Filed under A Culture of Participation, A democratic medium?, Aggregate, Connection/Isolation, Social Media, Technology, our Mirror, Tools, Usability, User generated content, Virtual Communities, web 2.0, When New Meets Old

Unfound, unused data is just clutter

Data is not information unless you can find it. But information can’t be applied to knowledge in the absence of the means by which to use it. Access must yield meaningful information in order to turn bits of code into valuable and actionable business information. I like to think about it this way: libraries house rich caches of data in the form of books, but finding the exact piece of information you seek requires some level of research and library science expertise. Wouldn’t it be ideal if the information you seek could somehow be collected and organized for you, in the format and context in which you want it? And wouldn’t it be even more helpful if it was assembled for you, not just from the local collection, but from libraries in Singapore, Milan, Minneapolis and Copenhagen? Some early examples of this new approach to information management illuminate its enormous possibilities

…..

Being buried in data isn’t a new problem, but the issue has grown exponentially in recent years, as more and more data pours through corporate networks and the Internet. IDG recently dubbed this phenomenon the “digital big bang,” and a quick look at data growth shows why. In digital terms, 161 exabytes (or 161 billion gigabytes) of information was created, captured and replicated in 2006. But by 2010, this number will explode to an estimated 988 exabytes. Much of this data will be created by you and me, individuals. IDC found that 70 percent of the data is created by end users and over the Web. In one day, YouTube streams more than 100 million videos, while 1 billion MP3 files are shared over the Internet daily. The increasing convenience and ubiquity of digital devices also add to the explosion.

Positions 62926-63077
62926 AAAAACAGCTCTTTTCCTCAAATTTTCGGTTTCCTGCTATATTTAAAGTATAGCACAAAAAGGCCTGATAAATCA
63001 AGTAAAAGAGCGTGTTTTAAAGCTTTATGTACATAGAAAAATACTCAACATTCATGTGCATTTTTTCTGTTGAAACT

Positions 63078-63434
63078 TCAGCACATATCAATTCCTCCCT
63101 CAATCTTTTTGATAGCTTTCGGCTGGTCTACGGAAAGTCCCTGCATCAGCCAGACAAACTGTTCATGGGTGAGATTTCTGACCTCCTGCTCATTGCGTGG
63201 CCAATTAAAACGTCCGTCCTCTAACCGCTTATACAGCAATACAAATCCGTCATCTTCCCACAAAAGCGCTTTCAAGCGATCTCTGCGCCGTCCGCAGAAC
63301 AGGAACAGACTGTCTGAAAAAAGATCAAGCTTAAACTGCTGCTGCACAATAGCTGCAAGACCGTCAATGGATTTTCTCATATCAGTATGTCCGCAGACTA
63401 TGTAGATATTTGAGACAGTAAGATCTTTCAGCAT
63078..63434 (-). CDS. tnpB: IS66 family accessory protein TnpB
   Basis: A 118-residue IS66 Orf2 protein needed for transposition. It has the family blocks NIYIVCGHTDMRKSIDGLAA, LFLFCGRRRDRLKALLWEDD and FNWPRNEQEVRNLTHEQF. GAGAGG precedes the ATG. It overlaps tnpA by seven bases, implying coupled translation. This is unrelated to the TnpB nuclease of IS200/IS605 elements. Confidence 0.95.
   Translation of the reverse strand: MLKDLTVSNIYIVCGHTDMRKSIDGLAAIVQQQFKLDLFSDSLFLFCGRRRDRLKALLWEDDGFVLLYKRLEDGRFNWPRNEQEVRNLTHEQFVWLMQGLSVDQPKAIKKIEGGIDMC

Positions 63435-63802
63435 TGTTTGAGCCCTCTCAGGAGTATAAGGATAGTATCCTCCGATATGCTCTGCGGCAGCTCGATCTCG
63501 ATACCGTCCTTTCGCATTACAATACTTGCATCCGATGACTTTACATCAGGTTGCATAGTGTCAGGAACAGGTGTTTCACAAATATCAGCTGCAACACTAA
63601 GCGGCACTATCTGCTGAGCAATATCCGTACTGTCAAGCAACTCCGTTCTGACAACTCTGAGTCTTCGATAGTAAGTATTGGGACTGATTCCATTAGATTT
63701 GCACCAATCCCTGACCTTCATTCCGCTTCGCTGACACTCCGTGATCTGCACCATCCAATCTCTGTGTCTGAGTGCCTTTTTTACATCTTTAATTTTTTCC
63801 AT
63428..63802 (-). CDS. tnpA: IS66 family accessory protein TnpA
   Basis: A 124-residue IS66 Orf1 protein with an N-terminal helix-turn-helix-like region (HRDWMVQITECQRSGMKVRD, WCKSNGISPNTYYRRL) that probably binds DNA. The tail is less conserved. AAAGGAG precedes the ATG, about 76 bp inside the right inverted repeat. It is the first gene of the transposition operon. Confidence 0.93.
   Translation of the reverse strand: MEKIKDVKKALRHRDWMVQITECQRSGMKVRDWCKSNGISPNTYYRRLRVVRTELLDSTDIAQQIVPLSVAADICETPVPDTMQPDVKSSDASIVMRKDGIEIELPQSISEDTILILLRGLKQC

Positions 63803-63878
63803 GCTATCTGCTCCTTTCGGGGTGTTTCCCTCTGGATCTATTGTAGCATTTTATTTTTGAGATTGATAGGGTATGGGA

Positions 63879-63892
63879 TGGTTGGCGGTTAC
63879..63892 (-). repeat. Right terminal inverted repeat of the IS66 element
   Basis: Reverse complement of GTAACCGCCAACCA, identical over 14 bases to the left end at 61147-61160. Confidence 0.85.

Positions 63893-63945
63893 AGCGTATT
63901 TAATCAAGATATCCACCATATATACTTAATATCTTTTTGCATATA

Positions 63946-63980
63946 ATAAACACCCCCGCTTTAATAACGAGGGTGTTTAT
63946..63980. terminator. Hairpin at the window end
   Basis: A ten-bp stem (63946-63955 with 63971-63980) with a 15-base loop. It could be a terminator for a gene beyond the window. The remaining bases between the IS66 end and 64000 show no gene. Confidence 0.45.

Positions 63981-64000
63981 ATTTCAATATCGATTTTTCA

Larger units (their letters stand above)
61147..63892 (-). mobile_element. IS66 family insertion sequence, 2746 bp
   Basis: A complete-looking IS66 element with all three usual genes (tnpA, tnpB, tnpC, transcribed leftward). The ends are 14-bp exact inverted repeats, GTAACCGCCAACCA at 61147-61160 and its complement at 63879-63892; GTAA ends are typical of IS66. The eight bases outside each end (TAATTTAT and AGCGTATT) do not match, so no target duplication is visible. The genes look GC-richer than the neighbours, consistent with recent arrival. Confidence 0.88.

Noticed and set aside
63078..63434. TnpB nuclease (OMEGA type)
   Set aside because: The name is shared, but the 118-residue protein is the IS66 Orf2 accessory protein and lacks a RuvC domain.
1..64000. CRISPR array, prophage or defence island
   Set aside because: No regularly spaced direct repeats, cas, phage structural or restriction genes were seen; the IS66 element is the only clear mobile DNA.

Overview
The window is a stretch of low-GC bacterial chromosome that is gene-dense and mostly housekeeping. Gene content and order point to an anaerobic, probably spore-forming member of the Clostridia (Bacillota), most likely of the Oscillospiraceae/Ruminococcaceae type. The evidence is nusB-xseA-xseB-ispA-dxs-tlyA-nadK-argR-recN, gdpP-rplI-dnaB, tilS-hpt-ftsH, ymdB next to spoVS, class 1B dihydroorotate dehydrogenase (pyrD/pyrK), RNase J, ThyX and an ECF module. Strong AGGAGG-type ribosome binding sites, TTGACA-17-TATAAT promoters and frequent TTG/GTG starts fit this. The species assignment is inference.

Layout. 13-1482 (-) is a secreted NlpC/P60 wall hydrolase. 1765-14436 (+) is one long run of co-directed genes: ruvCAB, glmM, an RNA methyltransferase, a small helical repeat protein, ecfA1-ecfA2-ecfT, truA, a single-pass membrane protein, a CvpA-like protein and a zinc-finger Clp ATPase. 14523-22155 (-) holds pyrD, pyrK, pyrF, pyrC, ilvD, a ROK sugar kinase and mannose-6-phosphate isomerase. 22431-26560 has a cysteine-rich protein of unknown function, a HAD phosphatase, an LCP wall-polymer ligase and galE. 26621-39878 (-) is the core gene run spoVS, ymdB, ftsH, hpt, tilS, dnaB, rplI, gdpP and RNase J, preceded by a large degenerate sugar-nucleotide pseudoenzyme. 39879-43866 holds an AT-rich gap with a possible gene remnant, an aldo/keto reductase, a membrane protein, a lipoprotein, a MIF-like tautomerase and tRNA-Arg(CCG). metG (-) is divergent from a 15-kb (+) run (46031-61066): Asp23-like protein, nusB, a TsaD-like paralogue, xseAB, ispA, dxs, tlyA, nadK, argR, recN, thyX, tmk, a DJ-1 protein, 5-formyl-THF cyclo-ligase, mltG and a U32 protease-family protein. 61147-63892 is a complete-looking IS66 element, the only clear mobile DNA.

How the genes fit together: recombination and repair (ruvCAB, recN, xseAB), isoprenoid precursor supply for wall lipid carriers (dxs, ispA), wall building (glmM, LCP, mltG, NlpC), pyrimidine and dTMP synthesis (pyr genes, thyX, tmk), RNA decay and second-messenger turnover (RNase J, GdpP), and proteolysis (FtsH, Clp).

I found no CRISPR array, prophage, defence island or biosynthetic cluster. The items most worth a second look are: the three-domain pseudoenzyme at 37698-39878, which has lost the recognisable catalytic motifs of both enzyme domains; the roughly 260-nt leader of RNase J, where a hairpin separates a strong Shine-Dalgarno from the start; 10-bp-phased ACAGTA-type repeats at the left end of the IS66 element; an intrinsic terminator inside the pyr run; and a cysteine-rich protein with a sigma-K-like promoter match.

Web 2.0 flips the information delivery model upside down–it’s now about global access, and information at your fingertips, aggregated from sources that you don’t even necessarily know about, or care where they exist. Based on a set of search criteria, information in all its rich forms–media, video, audio, images, documents, text–all will be assembled together in context and delivered to users and applications for real-time experience….As information is effectively harnessed, hidden insights will appear that were previously buried in mountains of unorganized data, and more and smarter discoveries will result.

Read this perspective from EMC’s Chief Development Officer Mark Lewis (via C|Net)

Leave a comment

Filed under Aggregate, Media Evolution, Productivity, Search, Tools, Ubiquity, User generated content, web 2.0, When New Meets Old